Please Leave 'Infinite Jest' Alone

The joke about a certain kind of man reading David Foster Wallace's massive 1996 novel has been done to death. Let's all agree to move on.
Rachel Pick
New York, US
White man with glasses reading a book

Anyone who spends too much time on Twitter has likely noticed how the same cultural conversations surface over and over again: How being a gifted kid supposedly leads to being a depressed adult; whether or not it's okay for a millennial to like Steely Dan; how bisexual people all reportedly do the same vague thing. These are opinions that have taken over the daily discourse on a seemingly endless loop for the past several years. But the one joke (if you can call it that) that gets under my skin the most essentially boils down to: “Men own copies of the book Infinite Jest.” And wouldn’t you know it—it’s back, this time via Tiktok!


I am not here to defend men. I’m not even necessarily here to defend David Foster Wallace, who died by suicide in 2008 and surely does not deserve all of this. I am simply begging you to get new material.

Infinite Jest, for those unfamiliar, is a novel Wallace wrote that was published in 1996. It's typically regarded as difficult reading, due partly to its narrative structure, but mostly because of its length. Infinite Jest is 1,079 pages long, making it not ideal for subway reading but extremely effective as an emergency doorstop.

There are several other books and authors that routinely get roped into the “books guys brag about reading” discourse. Hemingway and Bukowski get flak for their perceived machismo, and Lolita is in trouble for its subject material (despite the should-be-obvious fact that writing about a pedophile is not akin to endorsing pedophilia, and its gorgeous prose deserves the praise it receives). But for some reason, maybe just the simple fact of its enormous physical heft, Infinite Jest is the one novel that crops up in this conversation every time without fail. The trope of the Infinite Jest guy has been written about in Reductress, The Toast, and The Cut. It’s at the point where the book has practically become a metonym for pretension and sexism.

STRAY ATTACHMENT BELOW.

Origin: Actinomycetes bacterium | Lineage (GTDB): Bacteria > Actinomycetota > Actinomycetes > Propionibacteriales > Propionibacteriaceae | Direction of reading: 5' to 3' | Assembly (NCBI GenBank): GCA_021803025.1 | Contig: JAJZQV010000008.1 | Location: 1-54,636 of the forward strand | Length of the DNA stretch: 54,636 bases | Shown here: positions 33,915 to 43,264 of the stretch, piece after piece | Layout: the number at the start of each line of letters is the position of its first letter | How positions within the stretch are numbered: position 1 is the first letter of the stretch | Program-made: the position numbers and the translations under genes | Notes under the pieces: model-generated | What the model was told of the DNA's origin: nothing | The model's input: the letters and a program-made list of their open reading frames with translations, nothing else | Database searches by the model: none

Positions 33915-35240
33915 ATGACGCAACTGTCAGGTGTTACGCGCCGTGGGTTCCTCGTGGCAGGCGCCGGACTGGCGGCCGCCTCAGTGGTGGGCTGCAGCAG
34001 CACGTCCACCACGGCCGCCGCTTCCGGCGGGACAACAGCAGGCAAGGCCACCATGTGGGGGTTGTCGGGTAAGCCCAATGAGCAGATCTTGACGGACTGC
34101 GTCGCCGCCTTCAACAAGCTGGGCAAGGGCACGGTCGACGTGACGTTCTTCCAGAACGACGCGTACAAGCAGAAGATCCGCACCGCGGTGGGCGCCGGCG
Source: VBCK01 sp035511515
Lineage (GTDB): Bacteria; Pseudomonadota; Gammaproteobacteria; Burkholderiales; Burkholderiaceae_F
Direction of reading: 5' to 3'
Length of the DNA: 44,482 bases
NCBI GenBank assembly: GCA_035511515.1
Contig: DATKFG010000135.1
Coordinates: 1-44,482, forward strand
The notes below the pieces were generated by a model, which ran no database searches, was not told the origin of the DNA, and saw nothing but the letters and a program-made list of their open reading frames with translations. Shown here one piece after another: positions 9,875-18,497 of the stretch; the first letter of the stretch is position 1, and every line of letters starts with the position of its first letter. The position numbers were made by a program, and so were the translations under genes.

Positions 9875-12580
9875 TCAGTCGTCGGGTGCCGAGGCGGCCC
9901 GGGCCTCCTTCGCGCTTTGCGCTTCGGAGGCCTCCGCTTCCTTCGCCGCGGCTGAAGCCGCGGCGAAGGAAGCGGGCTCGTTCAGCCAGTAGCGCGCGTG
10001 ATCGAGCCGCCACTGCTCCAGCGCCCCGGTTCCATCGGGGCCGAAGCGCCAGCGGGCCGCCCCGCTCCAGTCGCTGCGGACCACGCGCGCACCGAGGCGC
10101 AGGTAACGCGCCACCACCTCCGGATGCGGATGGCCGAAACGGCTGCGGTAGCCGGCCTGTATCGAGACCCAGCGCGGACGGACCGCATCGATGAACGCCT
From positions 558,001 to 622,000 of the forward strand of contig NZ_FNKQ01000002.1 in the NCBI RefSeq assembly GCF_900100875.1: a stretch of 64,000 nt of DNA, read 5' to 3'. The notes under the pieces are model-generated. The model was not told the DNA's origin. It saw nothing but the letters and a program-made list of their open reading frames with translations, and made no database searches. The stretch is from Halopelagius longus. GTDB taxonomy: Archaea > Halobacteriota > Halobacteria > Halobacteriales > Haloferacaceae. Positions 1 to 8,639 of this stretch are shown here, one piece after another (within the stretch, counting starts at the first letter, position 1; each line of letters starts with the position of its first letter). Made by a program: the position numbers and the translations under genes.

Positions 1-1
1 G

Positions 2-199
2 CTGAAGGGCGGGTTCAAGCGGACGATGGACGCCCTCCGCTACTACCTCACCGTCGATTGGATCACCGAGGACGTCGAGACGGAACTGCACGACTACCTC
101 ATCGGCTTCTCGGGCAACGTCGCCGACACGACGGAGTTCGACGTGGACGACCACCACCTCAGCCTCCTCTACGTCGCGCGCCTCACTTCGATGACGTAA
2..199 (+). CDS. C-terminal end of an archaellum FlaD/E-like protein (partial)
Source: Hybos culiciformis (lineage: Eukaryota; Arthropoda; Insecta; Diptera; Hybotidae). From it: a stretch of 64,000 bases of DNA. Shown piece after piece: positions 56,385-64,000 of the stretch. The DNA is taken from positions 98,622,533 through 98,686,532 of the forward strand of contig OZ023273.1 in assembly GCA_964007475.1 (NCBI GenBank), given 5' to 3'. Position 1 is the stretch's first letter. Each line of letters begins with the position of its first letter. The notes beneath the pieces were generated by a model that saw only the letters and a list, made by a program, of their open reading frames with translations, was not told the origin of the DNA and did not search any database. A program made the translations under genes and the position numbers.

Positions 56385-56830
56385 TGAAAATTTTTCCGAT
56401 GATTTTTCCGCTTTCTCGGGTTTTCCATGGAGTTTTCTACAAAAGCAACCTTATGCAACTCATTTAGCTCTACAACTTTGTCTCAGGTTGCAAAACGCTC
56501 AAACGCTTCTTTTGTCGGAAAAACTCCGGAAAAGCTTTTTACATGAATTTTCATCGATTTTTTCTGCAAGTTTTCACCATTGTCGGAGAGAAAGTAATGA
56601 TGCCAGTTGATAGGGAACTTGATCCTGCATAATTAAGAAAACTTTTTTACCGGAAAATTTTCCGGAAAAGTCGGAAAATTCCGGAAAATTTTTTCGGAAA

But to make David Foster Wallace the poster boy of white male pretension is unfair. Yes, he makes copious use of long-winded footnotes, and yes, his writing is dense and his vocabulary sophisticated. But if you read his essay writing and journalism, you’ll know that it’s also insightful and drily hilarious. “Big Red Son,” his essay on the porn industry, and “A Supposedly Fun Thing I’ll Never Do Again,” which he wrote about his experience on a cruise ship, are endlessly entertaining and nuanced pieces of first-person journalism.

Most importantly, people need to stop rehashing the same tired arguments, especially when there is such a rich trove of other ways to poke fun at men. Listen, it’s not like the criticism is coming from left field. We all knew that guy in college who mostly only read male authors, who took up class time with his bloviating, who possibly talked down to you, or insisted that the Brontës sucked. There’s a whole Twitter account dedicated to this stereotype. That’s a real type of guy, but that guy is 21 years old. How old are you?

Undoubtedly, we should all be reading literature from a more diverse group of people and perspectives than the same few dozen white men assigned to us in college. This is inarguable. But can we really blame the end users alone for the racial and gender makeup of what constitutes “the canon”? Ultimately, the issue is with structural patriarchy and structural racism as a whole, which filters through our publishing houses and academic institutes. Cultural hegemony is not the fault of one guy you had a bad date with.

In any case, the point has already been made, more times than I can count. Retreading the same territory won’t get us any further. Moreover, the joke simply isn’t funny anymore, if it ever really was. The dead horse has been beaten to dust.

So let’s move on and find some new crap to argue about, if we must. I’d rather see people debate whether or not something is a sandwich for the millionth time than read Infinite Jest discourse ever again. We can encourage and promote diversifying peoples’ bookshelves without dragging them to hell and back for what they’ve already read. But on the issue of Infinite Jest, we should consider the books closed.